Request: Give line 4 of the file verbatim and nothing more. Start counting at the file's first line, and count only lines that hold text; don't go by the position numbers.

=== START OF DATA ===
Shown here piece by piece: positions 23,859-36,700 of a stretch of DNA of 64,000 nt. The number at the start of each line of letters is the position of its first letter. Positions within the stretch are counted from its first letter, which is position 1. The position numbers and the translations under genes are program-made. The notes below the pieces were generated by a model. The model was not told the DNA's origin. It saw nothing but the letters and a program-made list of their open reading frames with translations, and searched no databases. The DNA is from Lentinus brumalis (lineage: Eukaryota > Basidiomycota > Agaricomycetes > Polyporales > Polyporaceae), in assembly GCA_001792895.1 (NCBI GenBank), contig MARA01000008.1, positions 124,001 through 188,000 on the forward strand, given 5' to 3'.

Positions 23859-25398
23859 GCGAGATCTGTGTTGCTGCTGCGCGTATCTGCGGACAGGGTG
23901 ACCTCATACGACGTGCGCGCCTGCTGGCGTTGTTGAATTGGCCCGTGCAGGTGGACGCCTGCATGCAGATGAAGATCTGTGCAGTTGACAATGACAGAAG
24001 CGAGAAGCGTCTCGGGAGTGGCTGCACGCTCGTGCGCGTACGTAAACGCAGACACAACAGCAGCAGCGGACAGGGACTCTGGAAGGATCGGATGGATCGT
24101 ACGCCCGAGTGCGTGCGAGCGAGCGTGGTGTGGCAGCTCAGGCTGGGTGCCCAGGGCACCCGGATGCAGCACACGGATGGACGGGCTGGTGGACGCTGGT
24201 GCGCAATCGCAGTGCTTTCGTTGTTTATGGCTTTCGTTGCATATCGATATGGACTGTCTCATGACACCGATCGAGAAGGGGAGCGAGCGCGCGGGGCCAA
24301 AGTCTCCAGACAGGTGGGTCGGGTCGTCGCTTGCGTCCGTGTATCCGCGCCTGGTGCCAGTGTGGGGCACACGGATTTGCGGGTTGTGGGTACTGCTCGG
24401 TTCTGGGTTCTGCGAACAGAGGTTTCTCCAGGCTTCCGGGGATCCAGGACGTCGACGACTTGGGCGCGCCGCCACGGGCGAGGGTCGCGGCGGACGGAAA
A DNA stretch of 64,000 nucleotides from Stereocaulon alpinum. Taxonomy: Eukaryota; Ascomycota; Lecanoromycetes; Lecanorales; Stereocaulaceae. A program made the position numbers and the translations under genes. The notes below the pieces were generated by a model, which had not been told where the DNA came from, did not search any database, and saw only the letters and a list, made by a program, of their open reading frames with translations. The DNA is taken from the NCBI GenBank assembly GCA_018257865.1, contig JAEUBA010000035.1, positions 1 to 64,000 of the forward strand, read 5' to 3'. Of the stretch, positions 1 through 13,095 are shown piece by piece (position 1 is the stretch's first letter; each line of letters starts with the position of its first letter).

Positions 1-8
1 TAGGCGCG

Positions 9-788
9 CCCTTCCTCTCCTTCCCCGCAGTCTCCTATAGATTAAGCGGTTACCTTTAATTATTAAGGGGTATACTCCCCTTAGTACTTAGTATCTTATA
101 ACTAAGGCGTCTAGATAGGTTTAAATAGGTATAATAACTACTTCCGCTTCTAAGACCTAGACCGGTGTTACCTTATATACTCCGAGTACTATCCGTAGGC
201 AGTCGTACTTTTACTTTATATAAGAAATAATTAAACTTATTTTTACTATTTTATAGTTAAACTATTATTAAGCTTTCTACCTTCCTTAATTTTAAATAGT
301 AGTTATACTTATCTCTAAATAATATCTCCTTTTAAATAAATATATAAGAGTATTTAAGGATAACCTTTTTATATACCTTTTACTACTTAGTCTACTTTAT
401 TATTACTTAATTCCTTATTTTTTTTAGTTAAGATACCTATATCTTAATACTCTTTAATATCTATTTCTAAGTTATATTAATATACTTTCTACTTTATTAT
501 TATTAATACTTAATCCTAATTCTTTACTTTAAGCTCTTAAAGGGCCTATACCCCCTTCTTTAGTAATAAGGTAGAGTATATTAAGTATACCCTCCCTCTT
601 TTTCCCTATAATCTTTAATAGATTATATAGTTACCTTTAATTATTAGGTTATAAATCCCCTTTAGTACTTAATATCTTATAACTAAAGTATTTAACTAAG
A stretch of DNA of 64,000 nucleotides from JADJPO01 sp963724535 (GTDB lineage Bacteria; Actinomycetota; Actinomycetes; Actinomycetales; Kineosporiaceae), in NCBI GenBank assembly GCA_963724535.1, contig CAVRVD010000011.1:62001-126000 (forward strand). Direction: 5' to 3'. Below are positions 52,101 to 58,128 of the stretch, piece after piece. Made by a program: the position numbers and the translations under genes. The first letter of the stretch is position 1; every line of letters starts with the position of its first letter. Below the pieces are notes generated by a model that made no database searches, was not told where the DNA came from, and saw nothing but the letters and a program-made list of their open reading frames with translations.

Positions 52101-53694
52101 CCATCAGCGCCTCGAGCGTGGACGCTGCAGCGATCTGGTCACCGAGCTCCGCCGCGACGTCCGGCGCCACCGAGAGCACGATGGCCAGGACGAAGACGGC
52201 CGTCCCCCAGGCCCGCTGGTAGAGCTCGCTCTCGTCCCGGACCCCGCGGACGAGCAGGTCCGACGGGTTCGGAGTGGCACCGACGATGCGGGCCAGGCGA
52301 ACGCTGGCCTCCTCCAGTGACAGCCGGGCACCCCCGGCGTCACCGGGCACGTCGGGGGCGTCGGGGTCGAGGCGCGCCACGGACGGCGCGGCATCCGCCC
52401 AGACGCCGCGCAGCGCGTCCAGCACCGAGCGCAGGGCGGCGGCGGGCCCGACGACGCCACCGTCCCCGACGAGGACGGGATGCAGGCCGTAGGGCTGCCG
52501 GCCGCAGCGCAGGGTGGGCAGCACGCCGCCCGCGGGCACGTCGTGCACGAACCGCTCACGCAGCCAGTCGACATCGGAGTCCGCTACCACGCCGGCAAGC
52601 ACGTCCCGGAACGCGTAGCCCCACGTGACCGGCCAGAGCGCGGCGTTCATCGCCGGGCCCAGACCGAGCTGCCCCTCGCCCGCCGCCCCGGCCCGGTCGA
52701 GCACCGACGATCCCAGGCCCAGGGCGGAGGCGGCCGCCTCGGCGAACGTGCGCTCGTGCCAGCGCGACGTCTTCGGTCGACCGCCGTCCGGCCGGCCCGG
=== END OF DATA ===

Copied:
23901 ACCTCATACGACGTGCGCGCCTGCTGGCGTTGTTGAATTGGCCCGTGCAGGTGGACGCCTGCATGCAGATGAAGATCTGTGCAGTTGACAATGACAGAAG